How to get to Sacsayhuaman?
Sacsayhuaman is located 10 minutes from the Plaza de Armas of Cusco by car or 45 minutes if you walk from the town square. Another way that you can get entrance to the Sacsayhuaman grounds is by doing a Cusco Tours package as the entrance to the site is included in the tour ticket.
In order to reach Sacsayhuaman ruins by foot from the plaza, walk up Suecia street, take Huaynapata street, then follow Resbalosa street. Turn right after San Cristobal Church and follow the highway. Finally, you will take the old Inca road to Sacsayhuaman. From here it is a very steep walk and will take between 30-40 minutes to reach the ruins. Once you reach the top you will be at the ruins.
What can you see in Sacsayhuaman?
Entrance Hours: The entrance times to Sacsayhuaman run Monday-Sunday from 7:00 am to 6:00 pm.
Sacsayhuaman Cost: Entrance is included in the Tourist Ticket priced around S/. 70 to S/. 130. You must buy a tourist ticket in order to get into many of the Cusco tourist attractions.
The architecture in Sacsayhuaman has many sacred buildings such as residential buildings, towers, shrines, warehouses, roads, and aqueducts.
The main wall of Sacsayhuaman is built in a zigzag with massive stone blocks up to 5 meters high and 2.5 meters wide (between 90 and 125 tons of weight).
The south side is contained by a smoothly polished wall which runs approximately 400 meters long. The east and west are surrounded by other walls and platforms.
There are a few important constructions that were erected making up the architecture of Sacsayhuaman as follows.
The towers are located on the walls in a zigzag. Each of the three towers is named Muyucmarca, Paucamarca, and Sallaqmarca. The Spanish mostly destroyed the towers during their invasion, however, they were later recovered by Dr. Luis E. Valcárcel.
In Quechua, “Muyuq” means round and “Marca” means population. This tower is also known as ‘La Torre de Cahuide’. It is a huge building that the Inca General Titu Cusi Huallpa, also known as Cahuide, jumped from the highest part to avoid becoming a prisoner of the Spanish during the Incan Resistance of 1536.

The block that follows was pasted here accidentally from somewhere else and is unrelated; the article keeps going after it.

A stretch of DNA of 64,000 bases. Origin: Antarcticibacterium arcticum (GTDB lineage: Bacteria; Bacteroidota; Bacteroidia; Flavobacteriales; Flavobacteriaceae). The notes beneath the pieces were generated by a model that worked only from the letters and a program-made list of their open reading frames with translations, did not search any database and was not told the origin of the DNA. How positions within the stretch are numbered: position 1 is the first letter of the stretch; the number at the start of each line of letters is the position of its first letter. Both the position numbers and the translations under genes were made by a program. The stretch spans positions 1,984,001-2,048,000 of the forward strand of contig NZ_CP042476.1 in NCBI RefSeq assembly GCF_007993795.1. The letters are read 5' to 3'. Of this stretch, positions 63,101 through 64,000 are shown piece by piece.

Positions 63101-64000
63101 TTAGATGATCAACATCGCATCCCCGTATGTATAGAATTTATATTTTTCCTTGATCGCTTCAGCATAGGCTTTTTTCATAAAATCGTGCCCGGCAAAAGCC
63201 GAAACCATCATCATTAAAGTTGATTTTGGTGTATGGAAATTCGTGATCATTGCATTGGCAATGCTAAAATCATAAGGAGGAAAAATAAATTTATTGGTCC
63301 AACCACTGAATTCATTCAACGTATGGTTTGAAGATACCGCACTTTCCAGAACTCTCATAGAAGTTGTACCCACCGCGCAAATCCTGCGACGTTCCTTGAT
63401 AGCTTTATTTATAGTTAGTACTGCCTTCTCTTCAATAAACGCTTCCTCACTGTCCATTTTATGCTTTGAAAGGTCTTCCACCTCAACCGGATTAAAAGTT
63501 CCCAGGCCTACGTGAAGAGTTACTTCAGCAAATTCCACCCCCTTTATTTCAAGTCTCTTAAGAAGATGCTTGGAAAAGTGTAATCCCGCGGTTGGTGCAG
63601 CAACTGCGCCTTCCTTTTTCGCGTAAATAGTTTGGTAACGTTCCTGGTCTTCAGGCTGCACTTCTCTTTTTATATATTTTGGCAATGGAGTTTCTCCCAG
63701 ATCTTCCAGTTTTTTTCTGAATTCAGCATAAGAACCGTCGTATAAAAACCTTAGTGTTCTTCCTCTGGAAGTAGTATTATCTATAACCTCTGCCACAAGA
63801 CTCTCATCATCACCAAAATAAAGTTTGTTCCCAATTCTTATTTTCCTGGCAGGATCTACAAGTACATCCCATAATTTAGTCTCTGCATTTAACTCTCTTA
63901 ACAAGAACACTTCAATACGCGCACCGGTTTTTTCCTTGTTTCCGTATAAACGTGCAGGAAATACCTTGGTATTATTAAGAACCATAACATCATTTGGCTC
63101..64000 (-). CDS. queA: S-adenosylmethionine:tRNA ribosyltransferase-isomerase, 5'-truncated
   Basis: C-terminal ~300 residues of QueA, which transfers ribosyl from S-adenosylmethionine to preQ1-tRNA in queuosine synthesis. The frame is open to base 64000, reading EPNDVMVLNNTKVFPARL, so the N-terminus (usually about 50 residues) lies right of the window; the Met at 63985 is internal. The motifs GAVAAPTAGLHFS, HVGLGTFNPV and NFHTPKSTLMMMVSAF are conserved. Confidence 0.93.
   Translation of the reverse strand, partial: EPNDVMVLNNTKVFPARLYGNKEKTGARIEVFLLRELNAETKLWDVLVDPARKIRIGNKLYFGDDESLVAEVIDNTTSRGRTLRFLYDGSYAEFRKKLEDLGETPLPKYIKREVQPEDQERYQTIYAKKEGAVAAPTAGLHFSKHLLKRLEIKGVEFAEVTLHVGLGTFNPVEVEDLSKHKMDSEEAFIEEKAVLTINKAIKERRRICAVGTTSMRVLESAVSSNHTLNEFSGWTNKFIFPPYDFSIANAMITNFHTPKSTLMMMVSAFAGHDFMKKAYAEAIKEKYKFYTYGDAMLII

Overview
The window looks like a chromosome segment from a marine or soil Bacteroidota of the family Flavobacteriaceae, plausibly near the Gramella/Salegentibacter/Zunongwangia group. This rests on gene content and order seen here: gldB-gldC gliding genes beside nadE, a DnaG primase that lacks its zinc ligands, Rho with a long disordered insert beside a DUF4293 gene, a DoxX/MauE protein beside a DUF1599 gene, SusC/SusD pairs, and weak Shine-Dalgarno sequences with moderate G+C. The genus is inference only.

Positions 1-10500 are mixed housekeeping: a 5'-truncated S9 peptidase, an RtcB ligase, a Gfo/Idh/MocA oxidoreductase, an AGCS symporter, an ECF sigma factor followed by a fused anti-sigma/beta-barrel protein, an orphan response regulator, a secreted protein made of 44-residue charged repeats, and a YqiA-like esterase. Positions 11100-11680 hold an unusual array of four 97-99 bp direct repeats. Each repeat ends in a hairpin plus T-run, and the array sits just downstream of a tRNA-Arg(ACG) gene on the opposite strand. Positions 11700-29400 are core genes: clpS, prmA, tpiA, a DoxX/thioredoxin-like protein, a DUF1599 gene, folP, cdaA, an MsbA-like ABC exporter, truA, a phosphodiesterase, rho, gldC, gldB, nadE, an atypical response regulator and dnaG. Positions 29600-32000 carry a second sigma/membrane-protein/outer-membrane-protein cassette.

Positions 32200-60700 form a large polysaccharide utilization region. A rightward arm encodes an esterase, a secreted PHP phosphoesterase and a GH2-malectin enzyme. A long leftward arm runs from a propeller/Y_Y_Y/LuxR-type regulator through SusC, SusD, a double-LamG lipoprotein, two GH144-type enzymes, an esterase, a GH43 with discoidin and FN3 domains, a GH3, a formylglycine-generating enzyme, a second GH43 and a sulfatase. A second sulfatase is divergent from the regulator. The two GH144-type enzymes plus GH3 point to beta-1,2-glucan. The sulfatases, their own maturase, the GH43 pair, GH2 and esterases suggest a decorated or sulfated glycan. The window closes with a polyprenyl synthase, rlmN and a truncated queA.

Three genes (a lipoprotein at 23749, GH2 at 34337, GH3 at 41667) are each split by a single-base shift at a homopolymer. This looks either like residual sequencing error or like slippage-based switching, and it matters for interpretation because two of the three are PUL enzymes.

Paucamarca in Quecha breaks down into “Pauca” meaning lively, beautiful, cheerful, garden, and “Marca” means population. The remains of the Paucamarca tower is located east of the Sacsayhuaman archaeological complex. According to historians the purpose of this tower was to store water. The tower is currently covered by dirt and is said to have a square shape. It is believed that the Inca dedicated this tower to the stars.
In Quechua “Sallaq” means rough, rocky and “Marca” means population. The remains of the Sallaqmarca Tower is located in the center of Sacsayhuaman. It is connected to the other two towers by underground tunnels or The Chincanas. Since the majority of the tower was destroyed during the Spanish Invasion, only the foundation of the tower remains.
The Sacsayhuaman Walls or Group of Enclosures
Located at the top of the hills, the Group of Enclosures, which are also the bastions, are beautiful platform rooms made of limestone that overlook Cusco and the town square. There are long and narrow rooms on the hill that are a short distance from the turrets at Sacsayhuaman pointed in the direction of the Plaza de Armas in Cusco. The enclosures are connected by trapezoidal doors.
Because the stones are so large, the Spanish attributed the creation of the Group of Enclosures building to demons. The largest stone is estimated to weigh approximately 128 tons.
The Throne of the Inca (K’usilluc Jink’ian)
The Throne of the Inca was named K’usilluc Jink’ian by the Inca culture. This is translated from Quechua to English as “where the monkey climbs”, and is a succession of seats carved into the rock on the easter side of the complex. They were polished with such symmetrical perfection that the image of a throne was created.
The Doors are located in the center of the bastions, or the Sacsayhuaman Walls, are trapezoid-shaped and they served as the entry to the area of the towers. Each door is separately named: T’iopunku, Ajawanapunku, and Wiracochapunku.
Chincanas or Tunnels
The ‘chincanas’ are tunnels or underground caves located in Sacsayhuaman. There are two tunnels, the smallest tunnel measures approximately 15 meters while the larger one is located north of the Sacsayhuaman complex. The smaller tunnel is the more popular one for travelers visiting the complex to visit as the larger tunnel is much harder to access and currently closed.
It is believed that the larger tunnel leads to Coricancha also known as the Temple of the Sun. Folk legend has it that a group of explorers entered the larger tunnel and disappeared for months until one of them showed up in the Temple of Santo Domingo, or Qorikancha. It is said that he was holding in his hand a corn cob made of solid gold.
The tunnels formed as a result of rock erosion caused by groundwater running in the caves.
The Temple was one of the most important places for the Incas as it was the center of celebration ceremonies, rituals, and sacrifices at Sacsayhuaman. Thousands of people gathered here to see some of the most beautiful and significant rituals of the entire empire. It is at The Temple that the battle of Sacsayhuaman took place where many died defending the Inca Empire.
Slide or Suchuna:
The Slide was created by diorite from a volcano. Over time, erosion caused the Suchuna to form into the arched shape of a slide.